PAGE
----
BMO Harris and other banks allow out-of-state payday lenders to access a processing system used by banks to credit and debit consumer checking accounts in states where such loans are illegal, according to the complaints filed in federal courts in Greenbelt, Maryland, and Philadelphia.
The banks “knew they were crediting and debiting consumers’ accounts for unlawful purposes,” according to the complaints filed by Patricia Booth from Garnet Valley, Pennsylvania, and Jacinta Elder of Chevy Chase, Maryland.
The Justice Department and Federal Deposit Insurance Corp. are pressuring banks to cut ties with online lenders that advertise short-term payday loans that borrowers agree to repay with their next paycheck. Online lenders typically require borrowers to authorize direct debits from bank accounts to pay back the loans. Interest rates on the loans can top 500 percent, according to the complaints.
Two American Indian tribes sued New York state’s financial regulatory agency in August over the crackdown on Internet lending businesses, some of which are tribally owned.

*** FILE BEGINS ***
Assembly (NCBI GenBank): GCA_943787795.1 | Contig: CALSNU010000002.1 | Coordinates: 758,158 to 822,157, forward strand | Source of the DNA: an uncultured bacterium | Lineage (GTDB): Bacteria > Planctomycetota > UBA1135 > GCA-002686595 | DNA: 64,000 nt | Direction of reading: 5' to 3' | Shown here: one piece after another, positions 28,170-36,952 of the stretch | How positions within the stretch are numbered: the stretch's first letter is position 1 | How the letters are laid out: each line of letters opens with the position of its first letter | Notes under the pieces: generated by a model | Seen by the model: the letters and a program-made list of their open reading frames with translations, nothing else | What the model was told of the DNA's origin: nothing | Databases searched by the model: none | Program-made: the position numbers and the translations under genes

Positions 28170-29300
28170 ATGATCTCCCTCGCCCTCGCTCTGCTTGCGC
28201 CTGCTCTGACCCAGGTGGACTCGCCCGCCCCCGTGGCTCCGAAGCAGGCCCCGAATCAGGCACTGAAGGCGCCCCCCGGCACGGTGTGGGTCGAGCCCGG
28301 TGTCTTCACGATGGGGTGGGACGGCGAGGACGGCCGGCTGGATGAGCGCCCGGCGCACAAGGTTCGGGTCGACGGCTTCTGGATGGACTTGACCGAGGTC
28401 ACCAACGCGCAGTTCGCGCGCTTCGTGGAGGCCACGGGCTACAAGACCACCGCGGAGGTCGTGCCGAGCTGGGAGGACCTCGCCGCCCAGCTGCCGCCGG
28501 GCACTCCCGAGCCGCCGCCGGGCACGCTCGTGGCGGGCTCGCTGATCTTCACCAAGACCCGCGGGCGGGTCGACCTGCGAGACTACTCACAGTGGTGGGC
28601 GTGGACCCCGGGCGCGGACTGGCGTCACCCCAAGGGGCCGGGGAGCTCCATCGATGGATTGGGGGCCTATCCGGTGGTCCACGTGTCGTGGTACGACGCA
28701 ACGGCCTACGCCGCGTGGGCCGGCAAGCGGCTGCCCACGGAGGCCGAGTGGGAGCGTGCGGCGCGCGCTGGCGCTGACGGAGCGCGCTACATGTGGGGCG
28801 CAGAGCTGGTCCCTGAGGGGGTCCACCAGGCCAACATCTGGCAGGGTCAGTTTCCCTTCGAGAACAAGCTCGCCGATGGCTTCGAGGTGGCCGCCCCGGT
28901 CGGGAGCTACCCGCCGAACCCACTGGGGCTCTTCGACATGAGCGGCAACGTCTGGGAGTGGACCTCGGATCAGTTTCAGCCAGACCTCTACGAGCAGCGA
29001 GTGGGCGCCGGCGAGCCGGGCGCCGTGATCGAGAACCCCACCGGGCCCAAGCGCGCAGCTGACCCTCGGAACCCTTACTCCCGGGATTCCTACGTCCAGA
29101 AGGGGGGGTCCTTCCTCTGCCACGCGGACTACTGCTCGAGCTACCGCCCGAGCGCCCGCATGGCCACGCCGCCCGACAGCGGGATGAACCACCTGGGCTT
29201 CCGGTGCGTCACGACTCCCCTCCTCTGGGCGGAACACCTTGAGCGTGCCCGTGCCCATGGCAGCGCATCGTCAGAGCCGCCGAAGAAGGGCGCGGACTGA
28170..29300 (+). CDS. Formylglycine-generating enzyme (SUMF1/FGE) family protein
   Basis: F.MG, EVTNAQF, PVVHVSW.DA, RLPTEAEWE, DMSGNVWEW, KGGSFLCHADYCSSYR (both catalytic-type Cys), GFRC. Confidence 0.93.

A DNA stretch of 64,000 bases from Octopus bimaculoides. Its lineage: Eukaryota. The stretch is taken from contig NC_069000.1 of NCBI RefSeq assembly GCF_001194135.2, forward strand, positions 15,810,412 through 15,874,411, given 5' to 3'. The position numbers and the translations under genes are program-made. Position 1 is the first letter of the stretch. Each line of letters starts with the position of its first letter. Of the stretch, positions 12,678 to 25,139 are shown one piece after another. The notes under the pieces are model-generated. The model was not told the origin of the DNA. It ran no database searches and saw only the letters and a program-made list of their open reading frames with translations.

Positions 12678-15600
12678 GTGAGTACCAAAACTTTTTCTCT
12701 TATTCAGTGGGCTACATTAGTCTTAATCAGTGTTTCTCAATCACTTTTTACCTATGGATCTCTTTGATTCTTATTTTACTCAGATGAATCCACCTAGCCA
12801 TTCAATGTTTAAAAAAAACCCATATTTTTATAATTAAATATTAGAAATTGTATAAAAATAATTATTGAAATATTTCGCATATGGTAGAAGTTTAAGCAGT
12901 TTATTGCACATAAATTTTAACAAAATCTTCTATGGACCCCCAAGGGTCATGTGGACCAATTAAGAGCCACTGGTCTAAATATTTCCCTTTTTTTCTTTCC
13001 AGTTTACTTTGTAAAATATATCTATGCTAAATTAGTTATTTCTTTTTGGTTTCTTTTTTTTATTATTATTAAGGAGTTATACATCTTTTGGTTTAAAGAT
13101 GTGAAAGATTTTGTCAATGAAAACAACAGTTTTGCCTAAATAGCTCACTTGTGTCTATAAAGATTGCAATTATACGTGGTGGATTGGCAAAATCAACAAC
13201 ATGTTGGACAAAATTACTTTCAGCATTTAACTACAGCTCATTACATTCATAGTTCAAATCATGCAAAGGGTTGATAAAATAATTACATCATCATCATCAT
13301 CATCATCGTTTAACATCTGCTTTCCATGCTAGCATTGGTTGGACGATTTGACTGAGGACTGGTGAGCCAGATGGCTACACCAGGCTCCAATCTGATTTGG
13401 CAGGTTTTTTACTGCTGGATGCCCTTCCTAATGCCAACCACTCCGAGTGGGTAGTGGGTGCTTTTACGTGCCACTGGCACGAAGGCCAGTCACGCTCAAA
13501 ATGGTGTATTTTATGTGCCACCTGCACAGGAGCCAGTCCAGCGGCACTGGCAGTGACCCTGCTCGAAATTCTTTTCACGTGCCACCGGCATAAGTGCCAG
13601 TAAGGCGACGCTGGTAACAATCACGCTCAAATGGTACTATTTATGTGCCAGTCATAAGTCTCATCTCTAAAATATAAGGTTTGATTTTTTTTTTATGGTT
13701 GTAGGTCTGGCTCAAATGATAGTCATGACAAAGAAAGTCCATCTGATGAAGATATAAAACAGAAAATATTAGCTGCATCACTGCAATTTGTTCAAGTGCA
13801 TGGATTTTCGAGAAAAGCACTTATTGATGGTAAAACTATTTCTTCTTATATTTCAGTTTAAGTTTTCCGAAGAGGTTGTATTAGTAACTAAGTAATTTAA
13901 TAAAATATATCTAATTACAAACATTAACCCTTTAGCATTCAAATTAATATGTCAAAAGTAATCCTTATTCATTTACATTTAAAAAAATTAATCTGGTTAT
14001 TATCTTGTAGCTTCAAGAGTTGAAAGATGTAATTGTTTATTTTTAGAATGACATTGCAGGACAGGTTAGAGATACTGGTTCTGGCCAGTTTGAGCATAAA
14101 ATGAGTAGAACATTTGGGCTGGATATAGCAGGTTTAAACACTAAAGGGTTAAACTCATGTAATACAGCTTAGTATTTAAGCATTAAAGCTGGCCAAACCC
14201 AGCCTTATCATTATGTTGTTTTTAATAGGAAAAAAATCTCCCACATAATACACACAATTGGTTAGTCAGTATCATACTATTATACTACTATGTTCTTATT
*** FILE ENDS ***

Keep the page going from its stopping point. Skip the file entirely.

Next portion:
At least 13 states have banned the loans or imposed a cap on interest rates, according to the complaints.
“The allegations made against BMO Harris Bank by the plaintiffs have no merit, and we strongly deny the claims that are being alleged,” Paul Deegan, a spokesman for Toronto-based Bank of Montreal (BMO), said in an e-mail.
The cases are Elder v. BMO Harris Bank, 13-cv-03043, U.S. District Court, District of Maryland (Greenbelt) and Booth v. BMO Harris Bank, 13-cv-05968, U.S. District Court, Eastern District of Pennsylvania (Philadelphia)
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